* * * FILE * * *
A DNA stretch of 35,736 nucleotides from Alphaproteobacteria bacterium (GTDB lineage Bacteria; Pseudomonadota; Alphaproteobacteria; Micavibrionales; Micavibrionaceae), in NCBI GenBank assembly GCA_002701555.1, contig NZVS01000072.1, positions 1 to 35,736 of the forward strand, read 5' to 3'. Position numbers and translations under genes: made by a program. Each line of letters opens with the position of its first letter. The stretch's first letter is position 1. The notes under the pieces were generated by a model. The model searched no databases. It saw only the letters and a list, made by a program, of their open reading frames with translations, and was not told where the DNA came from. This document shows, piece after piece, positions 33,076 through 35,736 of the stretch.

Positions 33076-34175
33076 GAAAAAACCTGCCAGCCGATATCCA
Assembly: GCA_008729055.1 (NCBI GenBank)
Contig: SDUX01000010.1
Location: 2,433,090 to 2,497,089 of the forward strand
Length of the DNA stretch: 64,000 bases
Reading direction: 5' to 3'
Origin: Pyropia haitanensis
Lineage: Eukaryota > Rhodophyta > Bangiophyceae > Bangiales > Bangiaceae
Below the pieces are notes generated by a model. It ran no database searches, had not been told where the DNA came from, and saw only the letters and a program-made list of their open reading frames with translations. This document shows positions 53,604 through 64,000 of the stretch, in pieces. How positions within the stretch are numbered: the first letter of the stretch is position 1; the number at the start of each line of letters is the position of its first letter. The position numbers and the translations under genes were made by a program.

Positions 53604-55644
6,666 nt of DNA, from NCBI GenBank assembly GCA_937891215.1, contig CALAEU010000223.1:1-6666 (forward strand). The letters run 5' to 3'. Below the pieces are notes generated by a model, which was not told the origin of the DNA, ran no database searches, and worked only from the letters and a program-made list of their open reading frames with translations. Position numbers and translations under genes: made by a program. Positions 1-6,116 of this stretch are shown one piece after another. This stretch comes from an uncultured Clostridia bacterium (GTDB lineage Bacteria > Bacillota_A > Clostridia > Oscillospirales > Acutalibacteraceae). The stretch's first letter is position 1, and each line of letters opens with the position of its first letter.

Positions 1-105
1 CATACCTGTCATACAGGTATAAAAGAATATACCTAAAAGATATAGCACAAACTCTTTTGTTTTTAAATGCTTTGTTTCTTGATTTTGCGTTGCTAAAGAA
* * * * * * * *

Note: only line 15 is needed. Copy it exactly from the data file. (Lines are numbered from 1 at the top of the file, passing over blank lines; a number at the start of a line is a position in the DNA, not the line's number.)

1 CATACCTGTCATACAGGTATAAAAGAATATACCTAAAAGATATAGCACAAACTCTTTTGTTTTTAAATGCTTTGTTTCTTGATTTTGCGTTGCTAAAGAA